Near Glendive in Dawson County, Montana — The American West (Mountains)
The Red-Capped Hills of Eastern Montana
Before a coal bed can ignite and burn it must be dry and exposed to air. Streams and flash floods erode the hills
Scientists have determined that coal has been burning in eastern Montana for at least four million years, but each burning coal bed eventually extinguishes naturally. As the fire burns into the hill, the overlying rock breaks up and collapses, this allows air deeper into the hill and keeps the coal burning underground. Eventually, too much overlying rock collapses to allow air to enter, and the fire goes out.
(Side-bar at the center:)
• The ceramic-like cylinder rock produced from welded shale is called porcellanite. Similar to pottery, it has sharp edges when broken. For thousands of years, Native Americans made tools from it, such as hide scrapers, knives, and arrowheads.
• The open spaces within beds of clinker make the layers permeable to water. The backed character of the rocks make the rocks less soluble than typical coal of sandstone beds. Therefore, clinker beds are important in the production of less mineralized ground water in southeastern and far eastern Montana.
• The Fort Union Formation is named for Fort Union, an American Fur Company trading
• Read the description about red clinker caps. How many can you spot around you? What about while you are driving?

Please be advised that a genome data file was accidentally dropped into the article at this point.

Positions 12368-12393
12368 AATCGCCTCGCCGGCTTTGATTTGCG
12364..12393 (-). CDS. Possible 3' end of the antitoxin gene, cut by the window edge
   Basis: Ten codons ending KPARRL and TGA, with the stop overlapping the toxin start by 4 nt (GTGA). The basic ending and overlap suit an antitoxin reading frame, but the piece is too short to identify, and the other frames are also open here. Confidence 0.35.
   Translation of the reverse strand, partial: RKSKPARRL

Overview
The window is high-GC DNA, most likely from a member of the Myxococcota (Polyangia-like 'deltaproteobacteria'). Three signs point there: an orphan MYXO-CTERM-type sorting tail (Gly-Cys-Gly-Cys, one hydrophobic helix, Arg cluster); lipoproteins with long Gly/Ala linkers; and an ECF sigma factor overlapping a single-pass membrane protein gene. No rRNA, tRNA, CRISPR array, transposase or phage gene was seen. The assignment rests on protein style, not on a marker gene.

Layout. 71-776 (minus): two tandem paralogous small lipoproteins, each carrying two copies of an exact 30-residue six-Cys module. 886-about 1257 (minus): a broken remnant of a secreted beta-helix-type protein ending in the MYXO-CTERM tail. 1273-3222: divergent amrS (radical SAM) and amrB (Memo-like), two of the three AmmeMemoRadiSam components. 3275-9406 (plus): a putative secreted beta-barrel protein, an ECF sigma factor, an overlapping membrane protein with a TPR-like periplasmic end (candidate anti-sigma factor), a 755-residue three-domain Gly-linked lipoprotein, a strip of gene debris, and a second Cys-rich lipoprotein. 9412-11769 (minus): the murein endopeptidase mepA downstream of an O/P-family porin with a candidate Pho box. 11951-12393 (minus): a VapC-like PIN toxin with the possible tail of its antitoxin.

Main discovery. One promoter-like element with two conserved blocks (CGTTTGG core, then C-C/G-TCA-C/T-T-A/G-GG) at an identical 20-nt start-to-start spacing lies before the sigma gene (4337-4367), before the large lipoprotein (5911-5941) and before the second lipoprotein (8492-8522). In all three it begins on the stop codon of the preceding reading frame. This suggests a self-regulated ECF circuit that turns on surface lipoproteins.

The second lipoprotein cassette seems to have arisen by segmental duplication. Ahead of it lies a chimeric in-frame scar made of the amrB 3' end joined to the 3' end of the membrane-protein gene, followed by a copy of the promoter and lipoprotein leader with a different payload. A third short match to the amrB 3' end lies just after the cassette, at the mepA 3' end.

Erected by Montana Department of Transportation.
Topics. This historical marker is listed in this topic list: Natural Features.
Location. 46° 53.919′ N, 105° 1.163′ W. Marker is near Glendive, Montana, in Dawson County. Marker can be reached from Bad Route Road (Road 235) near Interstate 94, on the left when traveling south. The marker is located in the Bad Route Rest Area. Touch for map. Marker is in this post office area: Glendive MT 59330, United States of America. Touch for directions.
Other nearby markers. At least 1 other marker is within walking distance of this marker. The Yellowstone River (within shouting distance of this marker).
Credits. This page was last revised on January 1, 2021. It was originally submitted on January 1, 2021, by Barry Swackhamer of Brentwood, California. This page has been viewed 44 times since then. Photos: 1, 2, 3. submitted on January 1, 2021, by Barry Swackhamer of Brentwood, California.